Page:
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Geralyn Edward

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EVEN AFTER A VERBAL CLASH with International Monetary Fund (IMF) boss Christine Lagarde a year ago over the institution’s harsh economic fixes for developing countries like Barbados, Central Bank Governor Dr DeLisle Worrell says the IMF is now working closely with Barbados.
During his first Press conference for 2014, Worrell, a former IMF economist, said the country had its reserves back up to the $1 billion mark and so IMF financial support was not needed.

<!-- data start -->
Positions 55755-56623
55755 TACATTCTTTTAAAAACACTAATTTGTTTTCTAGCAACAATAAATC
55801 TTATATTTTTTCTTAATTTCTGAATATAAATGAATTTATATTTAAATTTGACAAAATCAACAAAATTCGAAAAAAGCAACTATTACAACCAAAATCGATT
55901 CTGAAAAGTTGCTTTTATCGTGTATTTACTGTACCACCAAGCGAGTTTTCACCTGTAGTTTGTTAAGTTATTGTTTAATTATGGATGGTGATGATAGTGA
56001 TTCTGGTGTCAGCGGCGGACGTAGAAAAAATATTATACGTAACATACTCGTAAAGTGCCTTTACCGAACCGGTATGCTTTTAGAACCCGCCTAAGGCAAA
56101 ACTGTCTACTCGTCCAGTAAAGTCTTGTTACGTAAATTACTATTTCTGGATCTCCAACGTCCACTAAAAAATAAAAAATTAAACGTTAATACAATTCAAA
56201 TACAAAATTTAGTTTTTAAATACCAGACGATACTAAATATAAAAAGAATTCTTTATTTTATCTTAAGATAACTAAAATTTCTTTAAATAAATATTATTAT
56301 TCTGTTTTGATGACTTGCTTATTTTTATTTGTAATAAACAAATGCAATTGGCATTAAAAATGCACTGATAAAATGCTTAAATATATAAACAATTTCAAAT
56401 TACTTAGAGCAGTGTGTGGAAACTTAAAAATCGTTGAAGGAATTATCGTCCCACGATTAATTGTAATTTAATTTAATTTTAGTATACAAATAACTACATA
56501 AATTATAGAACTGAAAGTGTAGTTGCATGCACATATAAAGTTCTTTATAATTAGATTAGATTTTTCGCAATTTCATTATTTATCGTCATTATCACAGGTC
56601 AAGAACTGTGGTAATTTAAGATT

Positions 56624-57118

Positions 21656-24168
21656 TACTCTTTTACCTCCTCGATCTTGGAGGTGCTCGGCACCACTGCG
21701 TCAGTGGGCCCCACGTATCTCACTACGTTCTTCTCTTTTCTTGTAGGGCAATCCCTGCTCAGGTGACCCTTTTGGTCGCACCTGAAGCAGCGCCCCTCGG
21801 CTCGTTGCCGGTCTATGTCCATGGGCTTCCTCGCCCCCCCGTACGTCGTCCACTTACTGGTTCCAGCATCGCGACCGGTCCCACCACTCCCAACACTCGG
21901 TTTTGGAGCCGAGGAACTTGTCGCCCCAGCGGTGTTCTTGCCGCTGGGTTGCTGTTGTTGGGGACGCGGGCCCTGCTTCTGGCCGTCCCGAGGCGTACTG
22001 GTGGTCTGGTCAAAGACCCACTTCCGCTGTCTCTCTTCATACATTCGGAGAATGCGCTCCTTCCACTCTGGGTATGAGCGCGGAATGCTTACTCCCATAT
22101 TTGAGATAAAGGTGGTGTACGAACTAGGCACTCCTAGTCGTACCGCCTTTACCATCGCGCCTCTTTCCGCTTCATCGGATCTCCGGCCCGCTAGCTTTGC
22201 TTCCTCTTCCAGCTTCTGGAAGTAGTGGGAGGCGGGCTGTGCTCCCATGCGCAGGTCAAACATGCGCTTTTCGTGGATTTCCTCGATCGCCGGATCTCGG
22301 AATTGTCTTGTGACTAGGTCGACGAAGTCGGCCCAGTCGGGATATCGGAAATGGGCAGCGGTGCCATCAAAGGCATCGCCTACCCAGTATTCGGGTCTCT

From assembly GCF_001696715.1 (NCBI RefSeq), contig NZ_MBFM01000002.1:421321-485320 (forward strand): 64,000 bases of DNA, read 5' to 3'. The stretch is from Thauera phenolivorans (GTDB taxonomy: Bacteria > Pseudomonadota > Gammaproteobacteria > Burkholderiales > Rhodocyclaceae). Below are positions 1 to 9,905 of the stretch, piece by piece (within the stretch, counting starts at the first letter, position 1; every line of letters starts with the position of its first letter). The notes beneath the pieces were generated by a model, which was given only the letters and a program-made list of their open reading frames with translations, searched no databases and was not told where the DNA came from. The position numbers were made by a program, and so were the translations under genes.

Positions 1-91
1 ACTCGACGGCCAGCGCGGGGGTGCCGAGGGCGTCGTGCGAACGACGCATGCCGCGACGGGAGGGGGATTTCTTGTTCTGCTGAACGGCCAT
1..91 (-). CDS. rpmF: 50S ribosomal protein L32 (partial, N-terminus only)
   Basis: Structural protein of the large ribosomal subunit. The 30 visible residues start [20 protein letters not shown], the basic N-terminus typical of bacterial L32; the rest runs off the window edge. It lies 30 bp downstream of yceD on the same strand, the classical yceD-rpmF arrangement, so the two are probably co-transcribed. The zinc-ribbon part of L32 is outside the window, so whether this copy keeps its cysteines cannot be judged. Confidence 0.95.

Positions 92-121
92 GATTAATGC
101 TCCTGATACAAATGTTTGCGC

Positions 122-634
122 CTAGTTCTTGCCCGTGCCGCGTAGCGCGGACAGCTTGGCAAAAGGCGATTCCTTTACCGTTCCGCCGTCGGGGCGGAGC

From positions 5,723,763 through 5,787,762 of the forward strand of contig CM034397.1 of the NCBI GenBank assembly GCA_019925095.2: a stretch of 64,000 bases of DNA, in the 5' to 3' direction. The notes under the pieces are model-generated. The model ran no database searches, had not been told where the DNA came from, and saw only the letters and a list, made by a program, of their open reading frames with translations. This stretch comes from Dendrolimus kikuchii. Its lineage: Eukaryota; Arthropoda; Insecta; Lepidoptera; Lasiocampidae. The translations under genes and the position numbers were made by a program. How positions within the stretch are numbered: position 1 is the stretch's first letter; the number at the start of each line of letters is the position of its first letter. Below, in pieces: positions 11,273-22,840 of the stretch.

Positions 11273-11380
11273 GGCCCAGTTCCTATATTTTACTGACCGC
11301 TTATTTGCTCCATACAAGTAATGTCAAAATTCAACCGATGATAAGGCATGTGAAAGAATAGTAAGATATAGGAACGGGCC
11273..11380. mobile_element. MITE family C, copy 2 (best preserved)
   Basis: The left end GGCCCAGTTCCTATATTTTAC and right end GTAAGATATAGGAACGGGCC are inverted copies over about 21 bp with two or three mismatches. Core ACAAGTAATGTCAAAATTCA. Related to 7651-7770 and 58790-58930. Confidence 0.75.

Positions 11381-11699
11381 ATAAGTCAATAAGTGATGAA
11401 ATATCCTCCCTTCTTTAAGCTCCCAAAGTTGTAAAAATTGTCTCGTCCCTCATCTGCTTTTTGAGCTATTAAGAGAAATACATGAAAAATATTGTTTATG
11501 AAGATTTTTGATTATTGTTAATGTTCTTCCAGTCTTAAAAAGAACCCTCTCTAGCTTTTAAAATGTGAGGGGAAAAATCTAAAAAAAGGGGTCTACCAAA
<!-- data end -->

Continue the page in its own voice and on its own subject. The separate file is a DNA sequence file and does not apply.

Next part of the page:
However, he admitted that the IMF was advising Government on “managing and monitoring statutory corporations” that had been among the biggest drains on state finances.
Last month, Minister of Finance Chris Sinckler announced that Government would cut as many as 3 500 workers from the public sector, with half of them likely to come from statutory corporations.
“We are working closely with the IMF. We don’t need an agreement which would involve borrowing from the IMF. We have reserves which are more than adequate but at the same time we value the technical assistance and advice that we get from the IMF and we are actively engaged with them using that technical assistance . . . in the area of tax administration and our revenue collection,” the governor said.

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